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Prince George smashes temperature records during ‘unprecedented’ heatwave

The city broke a record from 1928 and is on track to break more
Swimmers in Bear Lake
People cool off on Sunday, June 27 at Bear Lake during the record-breaking heat.

In what’s been called an unprecedented heatwave Prince George has already smashed daily temperature records and is on pace to break more as this heat continues through the week.

Starting on Saturday, June 26 the temperature rose to 32.7 C which came in second place for setting a daily record. However, on Sunday temperatures crept up even more breaking the daily record for June 27 with a daytime maximum temperature of 36.4 C.

This smashed the old June 27 record which was 29.4 C and was set nearly 100-years-ago in 1928.

“We've got a very strong ridge of high pressure remaining over the province for the next two days and with that we've got daytime high temperatures reaching up towards 38 C,” said Lisa Erven, a meteorologist with Environment Canada, adding the city will most likely see more records broken.

 “If I look at what our daily records are currently standing for the Prince George region over today and tomorrow, those current standing records are only about 30 C and we've got forecasted temperatures of eight degrees beyond those old records.”

Erven says there’s a number of factors that have contributed to the hot temperature being experienced throughout the province.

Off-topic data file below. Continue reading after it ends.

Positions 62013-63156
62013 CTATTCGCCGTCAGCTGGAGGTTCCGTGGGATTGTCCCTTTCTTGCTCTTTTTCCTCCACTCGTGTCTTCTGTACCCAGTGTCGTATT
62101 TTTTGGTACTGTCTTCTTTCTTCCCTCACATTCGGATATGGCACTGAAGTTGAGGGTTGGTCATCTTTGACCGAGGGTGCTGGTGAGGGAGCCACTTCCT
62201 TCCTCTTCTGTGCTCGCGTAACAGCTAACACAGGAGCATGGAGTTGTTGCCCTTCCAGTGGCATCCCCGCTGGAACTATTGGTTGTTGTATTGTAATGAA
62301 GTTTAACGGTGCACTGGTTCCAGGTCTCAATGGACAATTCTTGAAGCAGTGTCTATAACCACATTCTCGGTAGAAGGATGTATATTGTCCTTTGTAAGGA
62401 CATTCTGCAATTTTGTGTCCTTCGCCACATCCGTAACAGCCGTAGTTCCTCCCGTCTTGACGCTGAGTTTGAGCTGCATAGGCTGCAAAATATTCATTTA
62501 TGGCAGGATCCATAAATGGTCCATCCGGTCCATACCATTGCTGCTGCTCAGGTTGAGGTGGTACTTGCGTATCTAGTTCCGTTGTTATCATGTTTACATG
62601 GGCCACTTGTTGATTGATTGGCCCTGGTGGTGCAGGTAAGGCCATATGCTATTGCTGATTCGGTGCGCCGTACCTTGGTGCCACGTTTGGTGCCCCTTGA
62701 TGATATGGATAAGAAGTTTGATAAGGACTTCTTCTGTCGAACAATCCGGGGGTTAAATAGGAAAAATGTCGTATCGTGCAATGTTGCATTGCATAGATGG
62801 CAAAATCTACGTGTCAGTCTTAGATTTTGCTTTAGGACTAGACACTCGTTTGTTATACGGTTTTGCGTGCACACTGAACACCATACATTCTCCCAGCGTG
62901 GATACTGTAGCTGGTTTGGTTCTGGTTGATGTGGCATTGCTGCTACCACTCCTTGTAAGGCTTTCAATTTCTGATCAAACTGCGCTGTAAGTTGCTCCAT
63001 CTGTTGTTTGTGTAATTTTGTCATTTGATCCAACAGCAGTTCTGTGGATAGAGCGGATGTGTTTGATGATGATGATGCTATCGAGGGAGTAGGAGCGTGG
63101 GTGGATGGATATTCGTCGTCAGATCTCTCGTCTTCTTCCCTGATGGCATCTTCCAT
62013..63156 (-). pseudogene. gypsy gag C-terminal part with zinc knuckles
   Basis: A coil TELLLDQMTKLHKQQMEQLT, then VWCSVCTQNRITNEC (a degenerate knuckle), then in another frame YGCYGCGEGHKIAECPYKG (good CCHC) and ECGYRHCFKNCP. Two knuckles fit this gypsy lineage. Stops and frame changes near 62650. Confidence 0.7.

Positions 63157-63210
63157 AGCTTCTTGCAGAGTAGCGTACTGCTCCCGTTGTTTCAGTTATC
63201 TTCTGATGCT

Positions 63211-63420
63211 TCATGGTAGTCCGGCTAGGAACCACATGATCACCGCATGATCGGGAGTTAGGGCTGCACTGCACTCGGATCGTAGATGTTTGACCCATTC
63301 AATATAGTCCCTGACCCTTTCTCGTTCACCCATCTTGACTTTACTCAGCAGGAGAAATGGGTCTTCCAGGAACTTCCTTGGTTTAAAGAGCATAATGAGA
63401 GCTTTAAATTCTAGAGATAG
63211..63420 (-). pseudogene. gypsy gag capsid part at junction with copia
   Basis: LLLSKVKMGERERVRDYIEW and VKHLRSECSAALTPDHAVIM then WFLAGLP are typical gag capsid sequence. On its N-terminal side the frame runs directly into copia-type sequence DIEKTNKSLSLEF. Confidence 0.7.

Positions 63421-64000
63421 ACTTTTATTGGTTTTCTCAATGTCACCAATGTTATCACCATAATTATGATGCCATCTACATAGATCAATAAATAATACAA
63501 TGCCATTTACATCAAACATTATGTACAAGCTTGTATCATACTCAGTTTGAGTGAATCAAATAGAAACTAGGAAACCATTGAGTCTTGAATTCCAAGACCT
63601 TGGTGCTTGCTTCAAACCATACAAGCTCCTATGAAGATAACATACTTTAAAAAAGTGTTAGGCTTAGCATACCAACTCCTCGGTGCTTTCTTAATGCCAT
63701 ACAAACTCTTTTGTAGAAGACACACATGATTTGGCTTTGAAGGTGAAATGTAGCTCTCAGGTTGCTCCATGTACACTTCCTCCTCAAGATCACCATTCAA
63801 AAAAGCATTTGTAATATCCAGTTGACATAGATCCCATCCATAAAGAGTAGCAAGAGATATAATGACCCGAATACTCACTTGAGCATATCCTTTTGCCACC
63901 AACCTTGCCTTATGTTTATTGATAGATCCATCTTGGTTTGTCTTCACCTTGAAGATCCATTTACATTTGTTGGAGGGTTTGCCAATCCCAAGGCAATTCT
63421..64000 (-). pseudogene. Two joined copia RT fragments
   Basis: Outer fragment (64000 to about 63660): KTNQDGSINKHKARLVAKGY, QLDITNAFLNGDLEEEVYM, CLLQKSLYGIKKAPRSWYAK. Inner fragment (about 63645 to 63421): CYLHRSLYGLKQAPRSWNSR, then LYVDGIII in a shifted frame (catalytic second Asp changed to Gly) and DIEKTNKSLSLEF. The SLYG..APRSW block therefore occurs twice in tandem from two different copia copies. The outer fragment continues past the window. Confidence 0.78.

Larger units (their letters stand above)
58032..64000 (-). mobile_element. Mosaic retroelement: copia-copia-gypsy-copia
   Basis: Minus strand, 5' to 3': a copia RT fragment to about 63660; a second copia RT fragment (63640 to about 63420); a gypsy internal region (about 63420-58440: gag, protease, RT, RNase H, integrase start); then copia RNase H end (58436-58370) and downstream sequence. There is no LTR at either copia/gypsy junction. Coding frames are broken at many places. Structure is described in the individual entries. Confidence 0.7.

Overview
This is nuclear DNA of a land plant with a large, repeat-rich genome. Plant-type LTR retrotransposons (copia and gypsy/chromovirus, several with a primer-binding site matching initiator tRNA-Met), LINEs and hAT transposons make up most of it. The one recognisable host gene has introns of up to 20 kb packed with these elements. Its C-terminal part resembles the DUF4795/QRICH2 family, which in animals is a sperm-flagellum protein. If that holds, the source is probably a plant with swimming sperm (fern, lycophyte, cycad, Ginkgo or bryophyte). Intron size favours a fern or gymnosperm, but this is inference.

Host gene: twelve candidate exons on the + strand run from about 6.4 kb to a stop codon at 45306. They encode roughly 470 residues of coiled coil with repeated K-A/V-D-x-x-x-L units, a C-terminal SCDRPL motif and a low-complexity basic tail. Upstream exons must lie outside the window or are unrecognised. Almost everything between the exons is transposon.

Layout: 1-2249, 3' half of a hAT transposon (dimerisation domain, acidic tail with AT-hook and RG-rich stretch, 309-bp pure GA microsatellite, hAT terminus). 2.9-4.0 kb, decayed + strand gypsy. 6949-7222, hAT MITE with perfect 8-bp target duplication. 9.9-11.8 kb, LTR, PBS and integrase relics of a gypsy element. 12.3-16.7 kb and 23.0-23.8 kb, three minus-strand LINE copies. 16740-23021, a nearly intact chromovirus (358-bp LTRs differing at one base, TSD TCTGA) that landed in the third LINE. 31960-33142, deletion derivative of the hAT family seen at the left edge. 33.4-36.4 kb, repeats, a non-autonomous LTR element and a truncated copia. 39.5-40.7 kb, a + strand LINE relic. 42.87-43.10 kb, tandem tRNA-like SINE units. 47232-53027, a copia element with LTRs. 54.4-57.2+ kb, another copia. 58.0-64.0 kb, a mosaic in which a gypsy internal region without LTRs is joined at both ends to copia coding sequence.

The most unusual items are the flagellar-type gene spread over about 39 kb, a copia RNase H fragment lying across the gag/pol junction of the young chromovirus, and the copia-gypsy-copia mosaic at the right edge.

“The surge of high pressure brought a fairly hot air mass up from the south and then as the ridge moved in over top of B.C. it then became quite stagnant. When you’ve got a multi-day event, what happens is heat accumulates so the temperature just slowly climbs with each successive day.”

She said the temperatures will continue to climb over the next couple of days.

“We have day after day of sunshine and we are also seeing this event play out quite close to the summer solstice. We've got the maximum amount of sunlight hours you could have and that's contributing to this overall heat event in seeing these fairly high temperatures.”

Erven said the high temperatures during this heat event are unprecedented.  

“We are looking at a fairly extreme heat event. It's not just about setting daily records but we're setting new all-time heat records,” said Erven.

“These are temperatures well above anything that we've really had much experience adapting to in recent history so it's even more important to take the sun and heat safety tips to heart.”

Erven said when outside it is important to remember to stay hydrated, wear loose-fitting light clothing, take frequent breaks, and use sunscreen.

The forecast throughout the rest of the week will cool off slightly but still remain hotter than average.

“We do have our hottest temperatures on track for today and tomorrow but by Wednesday temperature start to subside to daytime highs of only about 33 C or the low thirties,” said Erven adding that temperature will continue to decline into the weekend.

“However, I use the term cooling in a relative sense. Yes, it will be cooler than these extreme temperatures we're seeing today and tomorrow but the remainder of the week still looks like five to ten degrees above normal.”

She said it is still important to exercise caution especially if you are a part of the more vulnerable population or will be outside for prolonged periods of time.

“Even as those temperatures come down those, safety tips are still in effect going right through this weekend.”

 

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